• Streetview of the Sovet Union at the beginning of the nineties | Photo: JAFI
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First Home in the Eshkol area (South of Israel)

Valeria Zakharova - 23 November 2021

“For he shall be as a tree planted by the waters, that spreadeth out its roots by the river, and shall not fear when heat cometh, but its leaf shall be green; and shall not be careful in the year of drought, neither shall cease from yielding fruit.” Jeremiah 17:8

This article is about Snezhana Ginzburg  – the new FH coordinator for olim absorption in the Eshkol area – who also made aliyah under the “First Home in the Homeland” Program almost 30 years ago. She officially joined FH in August 2021, but actually, she has always been a part of this project. Her mum Galina Ginzburg was helping new olim families in kibbutz Zeelim and Snezhana did everything she could to assist her. Unfortunately, Galina Ginzburg passed away on November 20, and this article will be a kind of tribute.

“Who are the people behind our olim’s stories?”

We often share our olim’s stories with you but who are the people behind them? Who are those accompanying new families and why do they stay involved?

It is not a secret that Israel is a kind of melting pot where Israelis who have made aliyah from different parts of the Globe live together. And each of them has his or her own story.

Snezhana’s parents and her were pioneers. Of course, the program was a bit different, but its mission was the same.

“We made aliyah from the Former Soviet Union in 1993. I was 4 years old then. The country had collapsed, and we found ourselves in the unknown country with no prospects for the future. Besides all father’s relatives had moved to Israel in 1991. And my parents decided to change our life. Since that time, I have lived in kibbutz Zeelim”, remembers Snezhana.

Streetview from the Former Soviet Union in the nineties | Photo: JAFI

Her family made aliyah via “First Home in the Homeland” because they wanted to become a part of Israeli society. And they did.

Snezhana, with her mother and father, carrot harvest, Israel, 1994 | Photo: JAFI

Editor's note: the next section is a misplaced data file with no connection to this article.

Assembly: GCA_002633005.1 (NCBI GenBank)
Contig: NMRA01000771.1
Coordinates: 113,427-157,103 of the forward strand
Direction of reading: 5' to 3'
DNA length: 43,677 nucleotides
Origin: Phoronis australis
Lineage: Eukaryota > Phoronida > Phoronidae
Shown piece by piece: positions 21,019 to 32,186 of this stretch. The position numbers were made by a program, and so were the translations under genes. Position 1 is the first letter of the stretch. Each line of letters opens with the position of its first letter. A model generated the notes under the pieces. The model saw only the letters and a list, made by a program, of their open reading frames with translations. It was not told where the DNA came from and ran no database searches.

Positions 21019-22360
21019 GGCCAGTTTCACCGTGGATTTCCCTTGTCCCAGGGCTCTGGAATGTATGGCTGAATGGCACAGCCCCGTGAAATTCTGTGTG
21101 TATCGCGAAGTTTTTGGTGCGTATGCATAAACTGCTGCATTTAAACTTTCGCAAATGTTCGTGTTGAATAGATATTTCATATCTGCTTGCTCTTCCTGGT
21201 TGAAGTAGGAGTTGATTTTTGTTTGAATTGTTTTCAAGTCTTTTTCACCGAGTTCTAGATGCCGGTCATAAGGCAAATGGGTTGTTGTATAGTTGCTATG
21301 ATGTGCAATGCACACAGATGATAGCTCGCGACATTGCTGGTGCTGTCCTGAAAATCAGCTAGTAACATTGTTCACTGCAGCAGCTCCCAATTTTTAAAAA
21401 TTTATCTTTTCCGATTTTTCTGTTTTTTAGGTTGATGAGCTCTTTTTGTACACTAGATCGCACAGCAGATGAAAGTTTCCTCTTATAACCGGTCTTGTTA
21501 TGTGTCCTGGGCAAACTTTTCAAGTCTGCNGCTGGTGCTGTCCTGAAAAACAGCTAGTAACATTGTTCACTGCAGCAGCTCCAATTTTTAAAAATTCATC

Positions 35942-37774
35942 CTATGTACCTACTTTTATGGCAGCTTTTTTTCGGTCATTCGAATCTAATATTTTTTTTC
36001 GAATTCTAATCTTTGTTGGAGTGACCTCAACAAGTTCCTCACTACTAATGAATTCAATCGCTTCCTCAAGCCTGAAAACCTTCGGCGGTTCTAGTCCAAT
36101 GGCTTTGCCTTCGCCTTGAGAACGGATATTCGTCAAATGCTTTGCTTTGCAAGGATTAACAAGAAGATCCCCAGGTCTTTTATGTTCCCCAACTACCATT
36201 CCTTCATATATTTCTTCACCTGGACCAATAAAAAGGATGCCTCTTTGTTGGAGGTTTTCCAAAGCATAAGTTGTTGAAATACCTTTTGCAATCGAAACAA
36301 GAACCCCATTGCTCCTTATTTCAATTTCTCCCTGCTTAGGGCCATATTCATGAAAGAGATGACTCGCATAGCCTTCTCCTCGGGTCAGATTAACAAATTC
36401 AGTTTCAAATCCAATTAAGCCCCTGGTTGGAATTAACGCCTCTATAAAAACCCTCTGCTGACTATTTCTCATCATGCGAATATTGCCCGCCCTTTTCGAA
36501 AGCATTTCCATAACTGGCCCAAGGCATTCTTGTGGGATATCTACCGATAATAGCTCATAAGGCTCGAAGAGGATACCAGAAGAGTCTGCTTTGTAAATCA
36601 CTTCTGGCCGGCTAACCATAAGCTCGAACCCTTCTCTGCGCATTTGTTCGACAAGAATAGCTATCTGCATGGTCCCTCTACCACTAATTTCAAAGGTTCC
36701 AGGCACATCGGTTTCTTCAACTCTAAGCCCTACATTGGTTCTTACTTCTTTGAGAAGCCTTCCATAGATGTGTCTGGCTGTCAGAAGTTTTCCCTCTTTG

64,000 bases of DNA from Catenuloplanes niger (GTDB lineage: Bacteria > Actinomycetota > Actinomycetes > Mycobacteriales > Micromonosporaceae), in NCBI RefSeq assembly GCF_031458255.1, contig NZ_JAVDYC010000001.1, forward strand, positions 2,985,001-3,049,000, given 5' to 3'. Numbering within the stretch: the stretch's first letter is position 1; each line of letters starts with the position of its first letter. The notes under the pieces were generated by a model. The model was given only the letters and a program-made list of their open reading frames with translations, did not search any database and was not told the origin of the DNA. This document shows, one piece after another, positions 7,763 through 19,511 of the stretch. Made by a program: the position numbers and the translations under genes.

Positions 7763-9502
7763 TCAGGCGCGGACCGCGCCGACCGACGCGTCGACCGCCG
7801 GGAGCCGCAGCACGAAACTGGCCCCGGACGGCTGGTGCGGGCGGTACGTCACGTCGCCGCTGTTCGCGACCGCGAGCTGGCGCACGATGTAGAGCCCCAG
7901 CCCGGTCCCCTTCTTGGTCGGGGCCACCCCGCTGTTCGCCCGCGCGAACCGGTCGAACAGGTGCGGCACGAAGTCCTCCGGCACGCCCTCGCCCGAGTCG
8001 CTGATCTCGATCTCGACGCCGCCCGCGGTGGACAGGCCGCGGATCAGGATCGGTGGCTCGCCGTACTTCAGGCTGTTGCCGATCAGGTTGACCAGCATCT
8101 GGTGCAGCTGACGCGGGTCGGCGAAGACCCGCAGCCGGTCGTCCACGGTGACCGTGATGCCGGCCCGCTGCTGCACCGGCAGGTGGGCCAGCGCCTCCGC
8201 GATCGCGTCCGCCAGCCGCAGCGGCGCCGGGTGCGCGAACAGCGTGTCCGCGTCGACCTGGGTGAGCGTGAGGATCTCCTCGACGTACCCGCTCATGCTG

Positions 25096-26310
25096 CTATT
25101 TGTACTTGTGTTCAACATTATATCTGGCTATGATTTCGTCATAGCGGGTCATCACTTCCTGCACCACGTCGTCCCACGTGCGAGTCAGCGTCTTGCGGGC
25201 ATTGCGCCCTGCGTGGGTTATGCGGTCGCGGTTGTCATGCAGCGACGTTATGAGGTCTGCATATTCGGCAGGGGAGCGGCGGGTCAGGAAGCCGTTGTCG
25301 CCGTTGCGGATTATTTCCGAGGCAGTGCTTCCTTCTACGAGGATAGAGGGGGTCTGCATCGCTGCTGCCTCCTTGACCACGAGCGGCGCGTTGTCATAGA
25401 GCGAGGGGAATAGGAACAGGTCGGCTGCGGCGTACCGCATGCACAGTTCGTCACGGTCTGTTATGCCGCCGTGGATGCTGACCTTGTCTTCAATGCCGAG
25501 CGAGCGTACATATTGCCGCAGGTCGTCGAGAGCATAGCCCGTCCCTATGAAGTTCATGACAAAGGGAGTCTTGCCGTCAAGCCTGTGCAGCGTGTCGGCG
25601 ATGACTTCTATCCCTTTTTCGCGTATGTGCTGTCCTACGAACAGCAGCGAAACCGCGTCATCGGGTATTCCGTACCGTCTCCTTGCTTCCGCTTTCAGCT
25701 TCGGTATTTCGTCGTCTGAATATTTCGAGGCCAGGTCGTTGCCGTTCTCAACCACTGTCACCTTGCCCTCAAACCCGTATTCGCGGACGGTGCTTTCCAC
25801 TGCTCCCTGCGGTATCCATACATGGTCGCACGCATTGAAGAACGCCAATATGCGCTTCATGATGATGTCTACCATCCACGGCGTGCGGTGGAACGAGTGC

“Thanks to FH I received great kibbutz upbringing and quality education. We celebrated all Jewish holidays and were absorbing Jewish traditions from day to day. After the program we had been staying in Zeelim for 2 years and after that lived in Ofakim (the city located nearby).

Snezhana and her parents planting a tree on Tu BiShvat Holiday, Zeelim, 1994 | Photo: JAFI

My father worked as a driver and my mother worked in the kindergarten in Zeelim as a teacher’s assistant. We had been Ofakim residents for 6 years and after that my parents applied for coming back to the kibbutz. I celebrated my bat mitzvah and finished school here. My sister was born in the kibbutz”, – says Snezhana.

Snezhana’s mom with her grandson. The same place, carrot harvest, 2017 | Photo: JAFI

Like all Israeli girls Snezhana served in the army and converted to Judaism during her service.

“In Israel I realized clearly that the Soviet Union was my birthplace while Israel was my Homeland”

“My father is a Jew. But my mom is Russian. And it was difficult for me to identify who I was. At 18 I visited my “Motherland” with my family. It was a very important move for me. There I realized clearly that the Soviet Union was my birthplace while Israel was my Homeland”.

Snezhana, her mom and sons planting a tree on the Tu BiShvat holiday, Zeelim, 2019 | Photo: JAFI

After the army service Snezhana lived in Ashdod and Ashkelon for a while. She met her husband there. And when while they were expecting to become parents, they already knew that they wanted to bring up their children in the kibbutz.

” I returned to Zeelim again. It was my third homecoming to the best place to live for my children. After making aliyah in 1993 we felt like a “Russian family in Israel”, but with no prejudice towards us on part of the community. I am sure everything might have been different if we moved to town and to not the kibbutz”.

Snezhana with her husband and their sons in kibbutz Zeelim | Photo: JAFI

After 28 years in Israel Snezhana has become a part of the First Home family. Actually, she has always been.

“My mom used to volunteer in our kibbutz for a long time. She was helping new olim families to adapt to the new life. And I did what I could to assist her. So, for me being coordinator for olim is much more than a job. Participants of our Program keep moving to Israel for different reasons. And I think that our mission is to show them that there is something else deep inside themselves that makes them do so. We should help them to feel that they belong to the Jewish people and to find a real Home in the Holy Land!”

Please support the “First Home in the Homeland” Project. Any amount is welcome!
Assisting a family in the “First Home” program costs € 230 euro / US $ 250 a month.

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